ubbatch – batch process data
ubbatch -[0 A D P* Y* b c d e* f* n# o q s] <table>
ubbatch is used to batch load data into a UNIBASE file.
Records to be imported are passed to the standard input of ubbatch either through a pipe or by redirecting standard input.
Each input record is normally in the same format as the record stored in the UNIBASE table. This means that expressions and unions must not be part of the input record.
Records are lines of text terminated by line feeds. Each field is the same width as the width in the Data Dictionary.
Some of the command line options allow for different data formats.
|-0||Use attribute/value format but don’t pad with zeroes
This format is the same as the -A format below except that sequence numbers and counters aren’t padded with zeroes. Boolean fields aren’t initialised either.
|-A||Use attribute/value format
In this format each attribute (field) in a record is on a separate line. The line is divided into two parts. The first part (ending with a ‘,’) is the attribute name, while the second is the attribute value. Missing attributes are set to their default values.
Each record is terminated by a line starting with “>”.
|-D||Alternate Date Format
This option allows for the alternative date format YYMMDD. Normally, all dates are expected to be in the format DD.MM.YY (or DD/MM/YY). Using this option reads dates in the alternate format.
|-P||pipe||text||Named Pipe Input
ubbatch will read its input from the name pipe “pipe”. To do this ubbatch becomes a daemon and continuously reads pipe. It must be manually killed to terminate it. The named pipe must exist before ubbatch is called, it will not create it if it doesn’t exist.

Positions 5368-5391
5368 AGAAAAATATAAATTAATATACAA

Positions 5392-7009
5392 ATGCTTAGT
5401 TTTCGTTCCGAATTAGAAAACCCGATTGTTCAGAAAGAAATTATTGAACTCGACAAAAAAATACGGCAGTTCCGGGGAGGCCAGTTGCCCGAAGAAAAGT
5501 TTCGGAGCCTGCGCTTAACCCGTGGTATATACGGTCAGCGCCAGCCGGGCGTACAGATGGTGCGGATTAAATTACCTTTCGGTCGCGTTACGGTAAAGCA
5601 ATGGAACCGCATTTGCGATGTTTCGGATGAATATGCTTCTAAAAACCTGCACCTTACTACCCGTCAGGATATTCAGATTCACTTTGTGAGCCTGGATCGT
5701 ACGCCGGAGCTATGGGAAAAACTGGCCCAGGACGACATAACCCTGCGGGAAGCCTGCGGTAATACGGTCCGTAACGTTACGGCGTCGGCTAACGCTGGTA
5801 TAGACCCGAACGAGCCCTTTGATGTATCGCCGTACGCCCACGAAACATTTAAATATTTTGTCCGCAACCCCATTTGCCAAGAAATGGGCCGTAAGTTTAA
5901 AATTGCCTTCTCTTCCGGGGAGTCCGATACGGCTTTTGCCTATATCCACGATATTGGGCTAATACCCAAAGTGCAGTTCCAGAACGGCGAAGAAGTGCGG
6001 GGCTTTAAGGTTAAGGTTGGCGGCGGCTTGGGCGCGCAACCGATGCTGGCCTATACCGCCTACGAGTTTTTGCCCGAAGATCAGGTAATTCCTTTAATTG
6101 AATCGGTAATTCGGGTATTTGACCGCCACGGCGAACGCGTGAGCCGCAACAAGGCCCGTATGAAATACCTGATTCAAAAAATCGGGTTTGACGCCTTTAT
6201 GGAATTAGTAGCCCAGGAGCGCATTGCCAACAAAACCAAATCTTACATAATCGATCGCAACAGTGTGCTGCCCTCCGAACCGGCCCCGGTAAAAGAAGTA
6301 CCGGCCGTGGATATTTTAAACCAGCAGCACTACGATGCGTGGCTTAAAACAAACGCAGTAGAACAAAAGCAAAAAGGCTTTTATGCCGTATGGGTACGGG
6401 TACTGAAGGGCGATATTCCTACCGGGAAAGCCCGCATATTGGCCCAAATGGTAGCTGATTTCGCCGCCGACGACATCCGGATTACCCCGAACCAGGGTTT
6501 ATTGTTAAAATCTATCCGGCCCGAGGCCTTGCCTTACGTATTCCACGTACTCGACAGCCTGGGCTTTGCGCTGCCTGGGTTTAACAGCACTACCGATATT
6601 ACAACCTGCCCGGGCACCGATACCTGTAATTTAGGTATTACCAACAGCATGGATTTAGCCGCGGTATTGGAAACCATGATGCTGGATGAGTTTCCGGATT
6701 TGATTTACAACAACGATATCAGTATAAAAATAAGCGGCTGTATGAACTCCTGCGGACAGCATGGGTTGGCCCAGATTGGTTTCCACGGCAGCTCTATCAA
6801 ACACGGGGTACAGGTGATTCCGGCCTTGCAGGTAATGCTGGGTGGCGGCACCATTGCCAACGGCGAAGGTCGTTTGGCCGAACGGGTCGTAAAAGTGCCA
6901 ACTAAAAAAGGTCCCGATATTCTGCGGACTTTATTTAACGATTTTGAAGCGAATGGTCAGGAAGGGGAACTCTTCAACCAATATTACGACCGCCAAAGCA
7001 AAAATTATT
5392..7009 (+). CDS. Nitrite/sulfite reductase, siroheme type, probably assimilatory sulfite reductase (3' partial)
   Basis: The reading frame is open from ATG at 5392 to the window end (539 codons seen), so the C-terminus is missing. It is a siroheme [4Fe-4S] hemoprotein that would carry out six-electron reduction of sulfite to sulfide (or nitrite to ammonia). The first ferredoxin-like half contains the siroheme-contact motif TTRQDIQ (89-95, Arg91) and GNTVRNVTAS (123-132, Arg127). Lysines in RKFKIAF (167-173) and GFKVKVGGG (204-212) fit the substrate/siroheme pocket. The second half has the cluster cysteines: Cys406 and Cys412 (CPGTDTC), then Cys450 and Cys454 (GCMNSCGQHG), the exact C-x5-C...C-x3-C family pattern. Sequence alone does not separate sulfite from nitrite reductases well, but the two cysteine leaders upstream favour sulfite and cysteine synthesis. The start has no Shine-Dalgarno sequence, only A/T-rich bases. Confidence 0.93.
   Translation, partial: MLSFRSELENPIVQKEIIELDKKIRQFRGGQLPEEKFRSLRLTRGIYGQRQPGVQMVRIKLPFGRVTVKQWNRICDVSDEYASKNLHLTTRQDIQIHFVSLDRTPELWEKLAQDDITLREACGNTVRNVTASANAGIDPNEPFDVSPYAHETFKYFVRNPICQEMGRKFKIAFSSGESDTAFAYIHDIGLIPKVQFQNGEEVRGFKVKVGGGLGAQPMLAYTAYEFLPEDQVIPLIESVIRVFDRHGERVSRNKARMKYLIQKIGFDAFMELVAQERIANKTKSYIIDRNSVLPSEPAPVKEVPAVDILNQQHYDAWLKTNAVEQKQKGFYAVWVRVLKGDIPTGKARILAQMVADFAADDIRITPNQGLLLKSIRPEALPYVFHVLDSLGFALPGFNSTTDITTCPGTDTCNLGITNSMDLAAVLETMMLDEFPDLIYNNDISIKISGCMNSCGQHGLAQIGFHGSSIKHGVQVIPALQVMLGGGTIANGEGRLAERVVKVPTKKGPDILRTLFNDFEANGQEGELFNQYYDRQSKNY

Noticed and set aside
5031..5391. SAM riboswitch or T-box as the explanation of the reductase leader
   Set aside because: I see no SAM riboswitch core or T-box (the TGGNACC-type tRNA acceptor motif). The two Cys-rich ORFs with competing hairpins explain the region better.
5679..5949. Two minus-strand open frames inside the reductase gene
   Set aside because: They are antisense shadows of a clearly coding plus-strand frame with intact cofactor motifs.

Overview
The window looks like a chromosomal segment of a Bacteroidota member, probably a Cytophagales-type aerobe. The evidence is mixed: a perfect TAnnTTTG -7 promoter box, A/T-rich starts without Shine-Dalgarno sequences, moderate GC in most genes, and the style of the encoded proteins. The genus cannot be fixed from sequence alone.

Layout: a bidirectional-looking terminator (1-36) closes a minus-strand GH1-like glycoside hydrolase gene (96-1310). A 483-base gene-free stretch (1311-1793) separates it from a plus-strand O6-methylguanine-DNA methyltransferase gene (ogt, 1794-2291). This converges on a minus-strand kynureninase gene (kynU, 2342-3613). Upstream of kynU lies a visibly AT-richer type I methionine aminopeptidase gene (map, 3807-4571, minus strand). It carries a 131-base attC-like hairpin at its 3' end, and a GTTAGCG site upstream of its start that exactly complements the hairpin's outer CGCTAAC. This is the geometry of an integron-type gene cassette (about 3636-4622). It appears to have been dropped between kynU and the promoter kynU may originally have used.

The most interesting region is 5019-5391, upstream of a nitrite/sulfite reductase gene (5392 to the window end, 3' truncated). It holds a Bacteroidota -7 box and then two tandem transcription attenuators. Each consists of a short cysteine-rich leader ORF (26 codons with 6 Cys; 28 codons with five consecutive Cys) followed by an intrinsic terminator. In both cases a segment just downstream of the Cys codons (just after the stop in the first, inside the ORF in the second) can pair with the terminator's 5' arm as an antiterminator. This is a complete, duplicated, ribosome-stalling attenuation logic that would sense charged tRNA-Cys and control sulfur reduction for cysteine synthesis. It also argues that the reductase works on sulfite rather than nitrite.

|-Y||dictionary||text||Use alternative data dictionary
ubbatch will use dictionary instead of the normal data dictionary.
|-b||Universal Dump Format / Ascii Dump Format
This option allows ubbatch to read UDF (Universal Dump Format) dump formats.
In this format each record is a line of ASCII text. Fields are separated by commas with “”surrounding text and date fields, but not numbers.
e.g “FRED SMITH”,”10 JOHN ST”,”TOWN”,49,3.72
Only print a total of the records processed. This option will suppress the normal “Records Processed” message that is printed every ten records and will instead print a single number being the total records processed. This switch is ineffective if the ‘-s’ switch is also used.
This option gives a debug output. As ubbatch reads the Data Dictionary each line is echoed to the screen. In this way the exact point at which an error occurs can be observed and corrected
|-e||file||text||Error Log File
Records that can’t be written because of some error are normally written to the standard output. With this option they are saved in “file”.
|-f||separator||text||Input Record Field (Attribute) Separator
Instead of fixed length input records, this option allows for variable length records with each field separated by a field separator, which in the example below is the character “:”
ubbatch -f : stock < stock.txt
|-n||number||number||Records Processsed Interval
Print record count every number records instead of default 10.
When this flag is given ubbatch writes the records to standard out instead of the table.
This is most userful when used as a part of a pipeline. eg echo “x,a” | ubbatch -A -o table
This option always sets the quiet flag (-q).
The record on standard output is exactly as it would be stored (dates in CCYYMMDD order).
When this flag is given ubbatch doesn’t write any output.
|-s||Allocate Sequence Numbers
This causes ubbatch to allocate new sequence numbers when it adds records to the file.
When ubbatch is running it normally outputs a message every 10 records:
Records processed: 10
When the -s option is used, each sequence number is printed as it is generated.